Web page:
Posted on 10 June 2011 by Laxman |  Email |Print

Household wealth in the U.S. climbed by $943 billion in the first quarter of 2011 as rising share prices outstripped declines in home values.
Net worth for households and non-profit groups increased at a 6.8 percent annual pace to $58.1 trillion after rising at a 19 percent pace in the previous three months, the Federal Reserve said today in its flow of funds report from Washington. American households also cut debt for a 12th consecutive quarter………………………………………..Full Article: Source

Posted on 10 June 2011 by Laxman |  Email |Print

San Francisco’s luxury home market is showing signs of a turnaround, according to prominent Bay Area Realtor Cece Doricko, who specializes in Forest Hill, Pacific Heights, Cow Hollow and St. Francis Wood, CA real estate. Citing figures from Coldwell Banker’s latest San Francisco Luxury Market Report, Doricko reports a 13.6 percent increase in the number of home sales in the first quarter of 2011 as compared to that of the same period last year.
“Buyers of Pacific Heights luxury real estate and other luxury properties in San Francisco are starting to make their presence felt once again,” says Doricko, “and it’s not surprising why. Homes in these kinds of neighborhoods have always been sought-after and now there are quite a few that are priced lower than they have been for some time. It’s no wonder, then, that buyers who have the means are not letting these opportunities pass them by.” (Press Release)

Posted on 10 June 2011 by Laxman |  Email |Print

A Scotia Economics report says Canada’s housing market isn’t the only one losing momentum — residential real-estate markets across the developed world are dropping off.
Scotiabank’s latest real-estate outlook says the Canadian market is in relatively healthy shape compared to others. Senior economist Adrienne Warren says while the country’s real-estate market is cooling, it is being supported by steady job creation and attractive borrowing costs………………………………………..Full Article: Source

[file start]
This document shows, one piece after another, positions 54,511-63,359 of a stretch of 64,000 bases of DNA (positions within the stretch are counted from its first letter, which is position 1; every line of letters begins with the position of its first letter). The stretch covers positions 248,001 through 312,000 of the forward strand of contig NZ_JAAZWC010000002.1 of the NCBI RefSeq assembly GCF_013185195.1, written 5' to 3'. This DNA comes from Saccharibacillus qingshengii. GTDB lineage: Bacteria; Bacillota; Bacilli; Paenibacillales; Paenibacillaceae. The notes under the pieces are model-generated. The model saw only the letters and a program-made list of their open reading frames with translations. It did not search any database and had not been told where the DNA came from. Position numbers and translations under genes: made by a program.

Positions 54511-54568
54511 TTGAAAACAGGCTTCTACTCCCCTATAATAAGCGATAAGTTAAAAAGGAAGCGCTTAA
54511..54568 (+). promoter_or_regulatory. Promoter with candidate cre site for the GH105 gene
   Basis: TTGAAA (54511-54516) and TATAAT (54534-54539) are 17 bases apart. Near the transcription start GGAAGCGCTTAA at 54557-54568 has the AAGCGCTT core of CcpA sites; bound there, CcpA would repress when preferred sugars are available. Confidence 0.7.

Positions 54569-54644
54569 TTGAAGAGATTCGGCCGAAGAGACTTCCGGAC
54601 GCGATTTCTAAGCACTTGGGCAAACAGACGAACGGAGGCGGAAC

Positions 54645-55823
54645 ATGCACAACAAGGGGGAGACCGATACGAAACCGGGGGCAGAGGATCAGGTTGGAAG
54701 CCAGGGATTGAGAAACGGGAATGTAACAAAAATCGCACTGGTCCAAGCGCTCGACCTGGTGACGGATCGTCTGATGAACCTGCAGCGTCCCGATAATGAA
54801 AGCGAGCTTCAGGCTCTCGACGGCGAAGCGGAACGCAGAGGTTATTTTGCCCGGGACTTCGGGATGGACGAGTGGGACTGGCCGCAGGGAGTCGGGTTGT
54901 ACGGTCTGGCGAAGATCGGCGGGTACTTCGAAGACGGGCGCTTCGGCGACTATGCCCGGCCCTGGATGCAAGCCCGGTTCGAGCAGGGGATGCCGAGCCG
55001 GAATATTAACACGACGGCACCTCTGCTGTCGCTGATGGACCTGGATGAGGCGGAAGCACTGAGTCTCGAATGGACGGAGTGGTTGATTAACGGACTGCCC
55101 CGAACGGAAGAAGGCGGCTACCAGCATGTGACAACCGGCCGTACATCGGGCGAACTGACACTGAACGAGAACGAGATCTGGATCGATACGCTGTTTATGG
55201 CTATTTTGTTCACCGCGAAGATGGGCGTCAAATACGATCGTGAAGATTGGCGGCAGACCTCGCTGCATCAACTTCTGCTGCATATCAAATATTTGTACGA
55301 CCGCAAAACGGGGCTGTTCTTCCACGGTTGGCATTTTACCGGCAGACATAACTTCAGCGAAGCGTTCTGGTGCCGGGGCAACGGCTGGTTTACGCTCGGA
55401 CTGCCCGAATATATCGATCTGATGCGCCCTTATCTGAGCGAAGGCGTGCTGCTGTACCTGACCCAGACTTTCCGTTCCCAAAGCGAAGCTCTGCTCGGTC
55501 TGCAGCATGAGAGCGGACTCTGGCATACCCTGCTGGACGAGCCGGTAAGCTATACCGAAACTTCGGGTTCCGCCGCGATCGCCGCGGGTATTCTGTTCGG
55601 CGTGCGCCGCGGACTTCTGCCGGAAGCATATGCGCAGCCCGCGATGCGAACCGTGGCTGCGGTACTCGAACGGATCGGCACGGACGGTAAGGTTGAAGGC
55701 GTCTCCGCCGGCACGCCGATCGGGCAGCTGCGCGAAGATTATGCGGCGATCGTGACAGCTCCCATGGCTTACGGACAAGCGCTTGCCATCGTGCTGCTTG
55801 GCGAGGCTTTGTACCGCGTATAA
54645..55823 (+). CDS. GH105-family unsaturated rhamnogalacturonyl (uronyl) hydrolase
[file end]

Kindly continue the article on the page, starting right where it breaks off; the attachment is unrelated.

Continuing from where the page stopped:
Posted on 10 June 2011 by Laxman |  Email |Print

Very soon Cubans will be authorized to buy and sell housing, which is an old aspiration of people. In fact, this was among the five most repeated demands raised by islanders during the national discussion held back in 2007.
The reform guidelines approved in the Party Congress (April 2011) don’t explain — nor are they required to — how that transformation will move forward, therefore some voices now fear the social and economic consequences that might arise………………………………………..Full Article: Source

Posted on 10 June 2011 by Laxman |  Email |Print

Pension funds considering a move into the European property market should act with caution, Hatfield Philips International (HPI) has warned.
HPI, said with parts of the commercial property market seeing a recovery, and those lenders who were active during the boom now constrained, or no longer in business, many pension funds have been increasingly significant investors in this sector………………………………………..Full Article: Source

Posted on 10 June 2011 by Laxman |  Email |Print

U.K. house prices remained little changed in May as concerns that the economic recovery may falter damped buyer confidence, research company Acadametrics Ltd. and LSL Property Services Plc said.
The average price of a home in England and Wales was 223,971 pounds ($366,484), 20 pounds more than the April average, the groups estimated in an e-mailed report in London today. From a year earlier, values were up 1.1 percent………………………………………..Full Article: Source

Posted on 10 June 2011 by Laxman |  Email |Print

Increased tenant demand and low levels of rental property coming onto the market pushed rents higher in the three months to April, according to the latest RICS Residential Lettings Survey.
The RICS said that 42 per cent more surveyors reported rents rose rather than fell in the three months to April. It added that rents in some areas have now risen so sharply that previously affordable homes are now unattainable to many, as an increasing number of renters are priced out of the market………………………………………..Full Article: Source

Posted on 10 June 2011 by Laxman |  Email |Print

Despite a number of indices suggesting that prices are falling and oversupply is having a negative impact on the sector, one firm has offered a positive outlook for the Spanish property market.